Le’tara the Bold was brooding over a quiet sunrise, the first rays of his patron piercing through the lifting fog and alighting upon the top of his tower, right where he was standing. He found it soothing to meditate on these moments, reflected in the symbolism of his own caste mark. Truly, his place in the world was to bring the light of the sun into dark places, just like right now. The spires of the great craftsman city of Denandsor lay before him, the weather supernaturally manipulated by a few of the many wonders lying beneath the city, so perhaps the fog and the sun’s rays piercing through it were no accident, but a gentle reminder of his own place in the world. Whoever was reminding him, whether it was a thoughtful Twilight artificer or fate itself, he was grateful for it.
“AHH! My friend, there you are!” Le’tara’s reverie was punctured by the abrupt exclamation of a very familiar voice. Into his field of view popped the thin, bespectacled face of Virrulus Kenubris, or “VK,” one of the great Twilight craftsmen and philosophers of Denandsor. Le’tara’s nerves were far too steady to reveal any flinch or displeasure, and he regarded VK with mild interest, noting his disheveled robes as a bit of a contrast to his own trim uniform.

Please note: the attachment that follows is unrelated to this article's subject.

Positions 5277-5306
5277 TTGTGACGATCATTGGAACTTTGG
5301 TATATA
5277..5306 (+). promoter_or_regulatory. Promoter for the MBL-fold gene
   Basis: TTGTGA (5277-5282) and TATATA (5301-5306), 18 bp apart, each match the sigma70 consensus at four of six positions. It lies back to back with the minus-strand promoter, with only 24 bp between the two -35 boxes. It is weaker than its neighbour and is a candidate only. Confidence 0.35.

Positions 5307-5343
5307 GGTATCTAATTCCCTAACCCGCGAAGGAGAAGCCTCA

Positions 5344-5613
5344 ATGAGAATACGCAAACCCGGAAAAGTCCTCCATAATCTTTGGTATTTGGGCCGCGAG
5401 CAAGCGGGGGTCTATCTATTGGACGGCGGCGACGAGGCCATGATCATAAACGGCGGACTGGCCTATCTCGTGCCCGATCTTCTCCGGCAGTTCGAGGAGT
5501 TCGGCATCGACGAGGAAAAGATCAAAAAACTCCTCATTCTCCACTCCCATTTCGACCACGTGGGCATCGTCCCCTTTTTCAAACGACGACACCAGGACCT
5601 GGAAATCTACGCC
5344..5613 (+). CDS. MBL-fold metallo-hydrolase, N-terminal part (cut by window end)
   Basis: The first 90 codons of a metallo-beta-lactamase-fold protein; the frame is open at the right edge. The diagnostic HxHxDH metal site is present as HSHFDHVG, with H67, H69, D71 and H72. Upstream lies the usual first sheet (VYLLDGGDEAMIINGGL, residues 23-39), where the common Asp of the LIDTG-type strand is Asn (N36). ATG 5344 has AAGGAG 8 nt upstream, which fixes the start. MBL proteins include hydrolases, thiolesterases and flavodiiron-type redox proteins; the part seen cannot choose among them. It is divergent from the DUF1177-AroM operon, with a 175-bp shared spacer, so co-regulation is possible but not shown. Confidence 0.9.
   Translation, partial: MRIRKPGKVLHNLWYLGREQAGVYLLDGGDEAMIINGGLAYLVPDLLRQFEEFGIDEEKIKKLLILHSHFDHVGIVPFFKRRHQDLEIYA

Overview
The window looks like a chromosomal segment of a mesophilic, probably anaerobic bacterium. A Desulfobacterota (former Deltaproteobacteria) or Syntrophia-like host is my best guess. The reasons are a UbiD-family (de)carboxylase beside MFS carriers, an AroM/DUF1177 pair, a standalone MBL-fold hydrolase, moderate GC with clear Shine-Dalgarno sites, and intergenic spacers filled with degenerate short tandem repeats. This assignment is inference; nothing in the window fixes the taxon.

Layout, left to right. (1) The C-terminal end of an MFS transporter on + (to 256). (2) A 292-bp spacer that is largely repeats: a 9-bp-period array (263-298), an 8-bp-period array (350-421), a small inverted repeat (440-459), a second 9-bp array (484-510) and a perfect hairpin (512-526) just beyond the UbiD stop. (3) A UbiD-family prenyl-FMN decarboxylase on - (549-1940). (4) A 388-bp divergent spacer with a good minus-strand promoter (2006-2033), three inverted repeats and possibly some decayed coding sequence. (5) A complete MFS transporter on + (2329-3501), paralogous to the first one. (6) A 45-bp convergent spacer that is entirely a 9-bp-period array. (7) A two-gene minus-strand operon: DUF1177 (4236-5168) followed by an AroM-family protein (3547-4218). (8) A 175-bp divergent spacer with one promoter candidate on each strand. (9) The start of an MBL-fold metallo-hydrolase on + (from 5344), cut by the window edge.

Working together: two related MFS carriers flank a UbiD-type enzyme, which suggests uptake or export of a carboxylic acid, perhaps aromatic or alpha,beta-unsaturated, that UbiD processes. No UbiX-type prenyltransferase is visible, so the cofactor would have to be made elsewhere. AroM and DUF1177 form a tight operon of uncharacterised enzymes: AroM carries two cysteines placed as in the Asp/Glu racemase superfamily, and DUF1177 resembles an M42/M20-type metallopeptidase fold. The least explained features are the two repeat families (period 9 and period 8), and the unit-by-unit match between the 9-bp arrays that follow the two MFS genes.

“Hello, VK, how are you this fine dawn?”
“I am racked with deep thoughts,” VK said almost to himself, pacing and gesticulating wildly. Le’tara peered more closely at his circle-mate, seeing the beginning signs of sleep deprivation, and groaned inwardly. VK was never tempted to late nights except when struggling with some herculaean puzzle, the likes of which normally resulted in adventures of the most extravagant kind. Le’tara was quite through with extravagant adventures, but he and VK drew the Second Breath together, over two thousand years ago, and they were too closely linked for Le’tara to ignore his friend’s new plight, whatever it might be.